Author: Elizabeth Eulberg Published: February 25th 2014 Publisher: Point Categories:...
Summary: For Macallan and Levi, it was friends at first sight. Everyone says guys and girls can’t be just friends, but these two are. They hang out after school, share tons of inside jokes, their families are super close, and Levi even starts dating one of Macallan’s friends. They are platonic and happy that way.
Eventually they realize they’re best friends — which wouldn’t be so bad if they didn’t keep getting in each other’s way. Guys won’t ask Macallan out because they think she’s with Levi, and Levi spends too much time joking around with Macallan, and maybe not enough time with his date. They can’t help but wonder . . . are they more than friends or are they better off without making it even more complicated?
From romantic comedy superstar Elizabeth Eulberg comes a fresh, fun examination of a question for the ages: Can guys and girls ever really be just friends? Or are they always one fight away from not speaking again — and one kiss away from true love?
Review: This is my very first Elizabeth Eulberg’s book and I’m quite happy to say that I enjoyed it. I heard about her others books Prom & Prejudice and The Lonely Hearts Club (I think my sister adored one of these books, I’m not sure which one), and although the premise sounds cute and fluffy, it didn’t appeal to me. Better off Friends’ story about two best friends and will become lovers had me by hook and crook with the theme alone. I’ve always been a huge fan of this kind of story. I loved when the relationship started as friends.
So there you go, our two main characters were best of friends. They were initially bonded through a ‘common’ interest on a TV show called Buggy and Floyd (I love it when I share fandom with someone so I totally get them). Their relationship remained platonic even though people surrounded them thought otherwise. But things started to change; Macallan found herself getting jealous of the girls with Levi. While Levi was starting to see her in different light. And as one of my favorite songs in Beauty & the Beast’s: there may be something there that wasn’t there before (or there was really something there that they didn’t notice before).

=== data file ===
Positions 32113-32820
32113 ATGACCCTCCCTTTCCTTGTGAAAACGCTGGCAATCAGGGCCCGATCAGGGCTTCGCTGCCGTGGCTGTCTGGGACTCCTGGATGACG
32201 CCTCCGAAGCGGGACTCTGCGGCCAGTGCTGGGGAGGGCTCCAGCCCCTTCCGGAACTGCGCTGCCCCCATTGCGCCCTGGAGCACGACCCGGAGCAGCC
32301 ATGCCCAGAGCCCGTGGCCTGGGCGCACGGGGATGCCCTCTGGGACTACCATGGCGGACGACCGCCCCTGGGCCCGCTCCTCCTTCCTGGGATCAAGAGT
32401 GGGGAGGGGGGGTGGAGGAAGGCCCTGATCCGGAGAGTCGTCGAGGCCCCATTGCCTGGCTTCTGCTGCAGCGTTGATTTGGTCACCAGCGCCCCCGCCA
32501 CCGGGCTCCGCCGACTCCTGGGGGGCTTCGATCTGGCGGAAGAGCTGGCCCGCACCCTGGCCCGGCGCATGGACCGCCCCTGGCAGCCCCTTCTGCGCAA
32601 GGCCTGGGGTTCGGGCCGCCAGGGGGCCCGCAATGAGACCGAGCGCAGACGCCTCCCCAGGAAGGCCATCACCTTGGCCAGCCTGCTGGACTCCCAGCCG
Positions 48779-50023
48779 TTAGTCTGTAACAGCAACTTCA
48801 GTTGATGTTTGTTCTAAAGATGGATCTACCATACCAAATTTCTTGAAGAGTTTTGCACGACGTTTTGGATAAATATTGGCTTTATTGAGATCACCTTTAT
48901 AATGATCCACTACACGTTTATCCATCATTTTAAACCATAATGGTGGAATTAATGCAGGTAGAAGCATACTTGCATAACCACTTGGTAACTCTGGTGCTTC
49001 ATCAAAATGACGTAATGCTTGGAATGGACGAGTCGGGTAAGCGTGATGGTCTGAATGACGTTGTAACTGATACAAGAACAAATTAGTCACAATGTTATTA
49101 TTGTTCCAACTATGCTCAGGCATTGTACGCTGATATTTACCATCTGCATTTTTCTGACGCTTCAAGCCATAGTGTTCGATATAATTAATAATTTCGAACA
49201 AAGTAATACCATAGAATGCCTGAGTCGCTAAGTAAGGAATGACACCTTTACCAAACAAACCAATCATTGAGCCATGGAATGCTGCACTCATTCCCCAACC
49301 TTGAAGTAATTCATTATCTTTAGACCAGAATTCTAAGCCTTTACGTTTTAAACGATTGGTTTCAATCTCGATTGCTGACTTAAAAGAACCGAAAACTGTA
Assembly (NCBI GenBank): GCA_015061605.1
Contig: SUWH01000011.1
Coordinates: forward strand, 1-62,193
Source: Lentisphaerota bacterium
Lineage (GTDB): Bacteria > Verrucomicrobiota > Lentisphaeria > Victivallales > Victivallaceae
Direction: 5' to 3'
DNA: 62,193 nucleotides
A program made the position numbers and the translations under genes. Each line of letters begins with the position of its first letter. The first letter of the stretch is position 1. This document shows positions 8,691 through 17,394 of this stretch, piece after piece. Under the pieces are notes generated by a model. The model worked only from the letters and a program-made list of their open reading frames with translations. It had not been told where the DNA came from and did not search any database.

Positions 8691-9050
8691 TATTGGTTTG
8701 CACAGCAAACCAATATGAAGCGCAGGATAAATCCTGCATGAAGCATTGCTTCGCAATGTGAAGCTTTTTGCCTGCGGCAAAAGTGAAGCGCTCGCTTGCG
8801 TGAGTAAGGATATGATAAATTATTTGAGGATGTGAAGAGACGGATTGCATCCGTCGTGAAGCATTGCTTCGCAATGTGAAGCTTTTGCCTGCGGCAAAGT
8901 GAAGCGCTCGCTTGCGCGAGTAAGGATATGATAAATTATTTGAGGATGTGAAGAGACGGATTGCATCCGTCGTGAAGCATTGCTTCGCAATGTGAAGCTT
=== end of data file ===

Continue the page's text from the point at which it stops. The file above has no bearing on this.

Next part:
This is a very charming read. Although I do find everything pretty predictable but removing that fact, you will like Levi and Macallan’s cute story. I had a guy best friend (which is to say is completely and 100% platonic—I’m sure). It just my classmates thought we were more than that. I mean, he was my best friend, of course we were always together. And he knew things about me and so I am with him. So I do understand Macallan and Levi’s situation in some way. But unlike us, there was definitely something more on them. Heck, almost all the people knew about it but they were too hanged up on their issues to notice (deny even).
It wasn’t a smooth sailing transition between Levi and Macallan. There were certainly good moments between them but like all relationships they also fought, they argued, there were lots disagreements between them. I even thought at one time, and while they do have obvious romantic feelings for each other, maybe it’s not enough and they should remain friends. But at last, Levi grew a pair; but poor Stacey but at least she was cool with it. She expected it to happen, so I really liked there wasn’t big ruckus between them.
It’s cute and while I did enjoy it, I still find things inadequate and sometimes silly. But I guess that’s part of their charm. All it matter is that I was really smiling at the end. When they finally now together and admitted the stupid mistakes they did. But I really think they need to experience that so they can sort their issues out before starting anew.
Format: Advance Reader’s Copy
Preview Quote: “You and I both know I’ve been an idiot these last few months. All along I thought that what I wanted out of my high school life was to be with the guys, to have a girlfriend, to be on a team. But even when I had those things, I didn’t feel complete. And that’s because I’m not complete without you.” — Levi (from Uncorrected Galley Proof)